- Ban, S.; Naitoh, Y.; Ogawa, F. Intraductal papillary mucinous neoplasm (IPMN) of the gastric-type with focal nodular growth of the arborizing papillae: A case of high-grade transformation of the gastric-type IPMN. Virchows. Arch 2006, 449, 112–116. [Google Scholar]
- Adsay, N.V.; Pierson, C.; Sarkar, F. Colloid (mucinous non cystic) carcinoma of the pancreas. Am. J. Surg. Pathol 2001, 25, 26–42. [Google Scholar]
- Adsay, N.V.; Merati, K.; Basturk, O.; Iacpbuzio-Donahue, C.; Levi, E.; Cheng, J.D.; Sarkar, F.H.; Hruban, R.H.; Klimsta, D.S. Pathologically and biologically distinct types of epithelium in intraductal papillary mucinous neoplasms: Delineation of an “intestinal” pathway of carcinogenesis in the pancreas. Am. J. Surg. Pathol 2004, 28, 839–848. [Google Scholar]
- Adsay, N.V.; Adair, C.F.; Heffess, C.S. Intraductal oncocytic papillary neoplasms of the pancreas. Am. J. Surg. Pathol 1996, 20, 980–994. [Google Scholar]
- Ban, S.; Naitoh, Y.; Mino-Kenudson, M. Intraductal papillary mucinous neoplasm (IPMN) of the pancreas: Its histopathologic difference between 2 major types. Am. J. Surg. Pathol 2006, 30, 1561–1569. [Google Scholar]
- Crippa, S.; Partelli, S.; Tamburrino, D.; Falconi, M. The natural history of a branch-duct intraductal papillary mucinous neoplasm of the pancreas. Surgery 2012. [Google Scholar] [CrossRef]
- Dal Molin, M.; Matthaei, H.; Wu, J.; Blackford, A.; Debeljak, M.; Rezaee, N.; Wolfgang, C.L.; Butturini, G.; Salvia, R.; Bassi, C.; et al. Clinicopathological correlates of activating GNAS mutations in Intraductal Papillary Mucinous Neoplasm (IPMN) of the pancreas. Ann. Surg. Oncol 2013. in press. [Google Scholar]
- Sessa, F.; Solcia, E.; Capella, C.; Bonato, M.; Scarpa, A.; Zamboni, G.; Pellegata, N.S.; Ranzani, G.N.; Rickaert, F.; Kloppel, G. Intraductal papillary-mucinous tumours represent a distinct group of pancreatic neoplasms: An investigation of tumour cell differentiation and K-ras, p53 and c-erbB-2 abnormalities in 26 patients. Virchows. Arch 1994, 425, 357–367. [Google Scholar]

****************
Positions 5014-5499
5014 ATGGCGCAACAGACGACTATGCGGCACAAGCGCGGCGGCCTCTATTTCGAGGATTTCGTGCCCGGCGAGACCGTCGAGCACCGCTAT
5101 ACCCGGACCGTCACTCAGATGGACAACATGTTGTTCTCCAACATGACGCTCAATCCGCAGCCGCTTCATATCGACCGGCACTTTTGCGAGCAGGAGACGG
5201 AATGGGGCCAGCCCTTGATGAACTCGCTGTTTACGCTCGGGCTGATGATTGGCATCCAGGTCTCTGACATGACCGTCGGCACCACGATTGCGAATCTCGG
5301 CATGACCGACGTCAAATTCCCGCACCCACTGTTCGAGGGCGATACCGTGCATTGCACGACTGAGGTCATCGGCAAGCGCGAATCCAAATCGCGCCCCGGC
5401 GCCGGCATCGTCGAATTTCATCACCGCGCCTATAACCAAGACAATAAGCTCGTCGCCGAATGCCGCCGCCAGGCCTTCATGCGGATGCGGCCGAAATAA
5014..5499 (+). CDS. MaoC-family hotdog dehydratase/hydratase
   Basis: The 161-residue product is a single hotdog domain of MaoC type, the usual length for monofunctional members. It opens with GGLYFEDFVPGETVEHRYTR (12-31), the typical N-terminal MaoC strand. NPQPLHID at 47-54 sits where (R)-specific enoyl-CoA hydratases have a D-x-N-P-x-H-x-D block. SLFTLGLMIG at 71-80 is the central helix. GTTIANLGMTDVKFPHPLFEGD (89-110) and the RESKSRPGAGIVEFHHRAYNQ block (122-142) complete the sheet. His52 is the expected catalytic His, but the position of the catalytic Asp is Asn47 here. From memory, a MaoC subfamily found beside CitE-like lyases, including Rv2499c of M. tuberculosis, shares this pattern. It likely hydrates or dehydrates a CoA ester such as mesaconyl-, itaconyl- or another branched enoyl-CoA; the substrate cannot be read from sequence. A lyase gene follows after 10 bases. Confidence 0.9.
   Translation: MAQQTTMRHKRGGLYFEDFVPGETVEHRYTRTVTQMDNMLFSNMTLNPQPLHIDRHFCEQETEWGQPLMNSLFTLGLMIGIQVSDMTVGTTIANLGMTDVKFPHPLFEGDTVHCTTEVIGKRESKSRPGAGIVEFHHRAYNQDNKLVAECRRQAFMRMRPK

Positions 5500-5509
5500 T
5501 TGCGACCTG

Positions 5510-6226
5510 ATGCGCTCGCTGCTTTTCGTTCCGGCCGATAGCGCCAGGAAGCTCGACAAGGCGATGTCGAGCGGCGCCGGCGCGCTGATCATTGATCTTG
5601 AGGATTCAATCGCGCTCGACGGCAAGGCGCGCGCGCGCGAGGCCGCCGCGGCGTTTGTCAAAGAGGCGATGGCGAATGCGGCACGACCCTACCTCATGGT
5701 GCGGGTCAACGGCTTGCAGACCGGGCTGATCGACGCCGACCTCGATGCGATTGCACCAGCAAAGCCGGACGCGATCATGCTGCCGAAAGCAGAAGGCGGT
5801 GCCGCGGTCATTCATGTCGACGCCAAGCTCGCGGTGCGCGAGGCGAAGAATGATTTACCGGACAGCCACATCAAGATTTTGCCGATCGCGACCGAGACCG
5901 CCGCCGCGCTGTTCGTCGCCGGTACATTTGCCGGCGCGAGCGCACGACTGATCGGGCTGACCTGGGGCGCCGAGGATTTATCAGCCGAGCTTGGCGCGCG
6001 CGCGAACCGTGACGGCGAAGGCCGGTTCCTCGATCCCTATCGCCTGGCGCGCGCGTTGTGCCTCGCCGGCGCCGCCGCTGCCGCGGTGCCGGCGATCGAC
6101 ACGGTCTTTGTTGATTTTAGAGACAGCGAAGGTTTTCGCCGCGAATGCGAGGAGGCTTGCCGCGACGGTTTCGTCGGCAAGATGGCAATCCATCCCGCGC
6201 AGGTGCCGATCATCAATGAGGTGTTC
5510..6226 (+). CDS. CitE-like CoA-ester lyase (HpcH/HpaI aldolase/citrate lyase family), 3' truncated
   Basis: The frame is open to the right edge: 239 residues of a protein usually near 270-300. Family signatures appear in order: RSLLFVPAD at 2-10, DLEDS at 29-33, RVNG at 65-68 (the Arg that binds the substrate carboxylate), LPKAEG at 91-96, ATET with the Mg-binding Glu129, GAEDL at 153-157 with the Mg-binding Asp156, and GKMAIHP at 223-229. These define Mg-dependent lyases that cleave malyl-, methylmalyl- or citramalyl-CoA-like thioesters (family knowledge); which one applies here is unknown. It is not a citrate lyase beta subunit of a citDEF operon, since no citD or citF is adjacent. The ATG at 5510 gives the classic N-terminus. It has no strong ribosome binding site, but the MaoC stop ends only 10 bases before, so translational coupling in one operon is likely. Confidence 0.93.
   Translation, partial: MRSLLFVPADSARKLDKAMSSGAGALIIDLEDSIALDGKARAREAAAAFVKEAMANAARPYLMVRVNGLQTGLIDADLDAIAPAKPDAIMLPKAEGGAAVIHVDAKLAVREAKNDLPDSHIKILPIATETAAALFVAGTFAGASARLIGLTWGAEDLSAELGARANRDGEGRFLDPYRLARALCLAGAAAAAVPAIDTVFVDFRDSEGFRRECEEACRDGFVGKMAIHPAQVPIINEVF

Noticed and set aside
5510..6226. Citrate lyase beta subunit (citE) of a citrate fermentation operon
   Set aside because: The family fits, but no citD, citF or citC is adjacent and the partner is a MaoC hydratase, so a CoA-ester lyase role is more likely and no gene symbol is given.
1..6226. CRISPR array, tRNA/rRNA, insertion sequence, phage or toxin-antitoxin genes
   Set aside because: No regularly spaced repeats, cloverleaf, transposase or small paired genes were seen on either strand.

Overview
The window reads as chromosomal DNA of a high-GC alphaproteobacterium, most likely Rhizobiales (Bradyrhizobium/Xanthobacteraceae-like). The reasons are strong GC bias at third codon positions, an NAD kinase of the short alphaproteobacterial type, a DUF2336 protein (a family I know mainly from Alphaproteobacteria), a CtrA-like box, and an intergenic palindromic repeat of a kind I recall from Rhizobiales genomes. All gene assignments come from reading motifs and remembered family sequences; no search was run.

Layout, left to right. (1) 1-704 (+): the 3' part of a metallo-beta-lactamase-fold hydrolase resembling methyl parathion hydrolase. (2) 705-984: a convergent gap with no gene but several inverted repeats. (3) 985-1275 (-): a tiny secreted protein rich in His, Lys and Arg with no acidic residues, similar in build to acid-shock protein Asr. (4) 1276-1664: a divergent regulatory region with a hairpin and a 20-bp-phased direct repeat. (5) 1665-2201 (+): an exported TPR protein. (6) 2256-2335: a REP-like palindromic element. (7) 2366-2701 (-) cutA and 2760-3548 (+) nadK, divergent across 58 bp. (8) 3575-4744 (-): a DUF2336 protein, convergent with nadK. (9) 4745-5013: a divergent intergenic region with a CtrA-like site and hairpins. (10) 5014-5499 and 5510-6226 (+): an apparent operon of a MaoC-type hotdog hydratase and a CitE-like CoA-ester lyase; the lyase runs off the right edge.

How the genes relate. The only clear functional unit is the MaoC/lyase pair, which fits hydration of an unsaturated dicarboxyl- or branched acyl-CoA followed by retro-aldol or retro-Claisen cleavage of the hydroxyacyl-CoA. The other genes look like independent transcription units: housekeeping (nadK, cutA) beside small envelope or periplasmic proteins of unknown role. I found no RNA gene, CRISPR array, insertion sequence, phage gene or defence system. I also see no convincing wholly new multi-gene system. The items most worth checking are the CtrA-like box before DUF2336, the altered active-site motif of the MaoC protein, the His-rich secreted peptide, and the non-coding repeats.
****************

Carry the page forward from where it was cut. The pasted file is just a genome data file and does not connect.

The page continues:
- Biankin, A.V.; Biankin, S.A.; Kench, J.G. Aberrant p16 (INK4A) and DPC4/Smad4 expression in intraductal papillary mucinous tumours of the pancreas is associated with invasive ductal adenocarcinoma. Gut 2002, 50, 861–868. [Google Scholar]
- Sato, N.; Ueki, T.; Fukushima, N.; Lacobuzio-Donahue, C.A.; Yeo, C.J.; Cameron, J.L.; Hruban, R.H.; Goggins, M. Aberrant methylation of CpG islands in intraductal papillary mucinous neoplasms of the pancreas. Gastroenterology 2002, 123, 365–372. [Google Scholar]
- House, M.G.; Guo, M.; Iacobuzio-Donahue, C.; Herman, J.G. Molecular progression of promoter methylation in intraductal papillary mucinous neoplasms (IPMN) of the pancreas. Carcinogenesis 2003, 24, 193–198. [Google Scholar]
- Pitman, M.B.; Michaels, P.J.; Deshpande, V. Cytological and cyst fluid analysis of small (< or = 3 cm) branch duct intraductal papillary mucinous neoplasms adds value to patient management decisions. Pancreatology 2008, 8, 277–284. [Google Scholar]
- Sakorafas, G.H.; Sarr, M.G.; van de Velde, C.J. Intraductal papillary mucinous neoplasms of the pancreas: A surgical perspective. Surg. Oncol 2005, 14, 155–178. [Google Scholar]
- Sho, M.; Nakajima, Y.; Kanehiro, H.; Hisanaga, M.; Nishio, K.; Nagao, M.; Ikeda, N.; Kanokogi, H.; Yamada, T.; Nakano, H. Pattern of recurrence after resection for intraductal papillary mucinous tumors of the pancreas. World J. Surg 1998, 22, 874–878. [Google Scholar]
- Raut, C.P.; Cleary, K.R.; Staerkel, G.A.; Abruzzese, J.L.; Wolff, R.A.; Lee, J.H.; Vauthey, J.N.; Lee, J.E.; Pisters, P.W.; Evans, D.B. Intraductal papillary mucinous neoplasms of the pancreas: Effect of invasion and pancreatic margin status on recurrence and survival. Ann. Surg. Oncol 2006, 13, 582–594. [Google Scholar]
- Reddy, R.P.; Smyrk, T.C.; Zapiach, M.; Levy, M.J.; Pearson, R.K.; Clain, J.E.; Farnell, M.B.; Sarr, M.G.; Chari, S.T. Pancreatic mucinous cystic neoplasm defined by ovarian stroma: Demographics, clinical features, and prevalence of cancer. Clin. Gastroenterol. Hepatol 2004, 2, 1026–1031. [Google Scholar]
- Campbell, F.; Azadeh, B. Cystic neoplasms of the exocrine pancreas. Histopathology 2008, 52, 539–551. [Google Scholar]
- Zamboni, G.; Capelli, P.; Pesci, A.; Brighenti, A. Pathology of Cystic Tumor. In Imaging of the Pancreas: Cystic and Rare Tumors; Procacci, C., Megibow, A.J., Eds.; Springer-Verlag: Berlin, Germany, 2003; pp. 9–30. [Google Scholar]
- Erdogan, D.; Lamers, W.H.; Offerhaus, G.J.; Busch, O.R.; Gouma, D.J.; van Gulik, T.M. Cystadenomas with ovarian stroma in liver and pancreas: An evolving concept. Dig. Surg 2006, 23, 186–191. [Google Scholar]
- Flejou, J.F.; Boulange, B.; Bernades, P.; Belghiti, J.; Henin, D. p53 protein expression and DNA ploidy in cystic tumors of the pancreas. Pancreas 1996, 13, 247–252. [Google Scholar]
- Bartsch, D.; Bastian, D.; Barth, P. K-ras oncogene mutations indicate malignancy in cystic tumors of the pancreas. Ann. Surg 1998, 228, 79–86. [Google Scholar]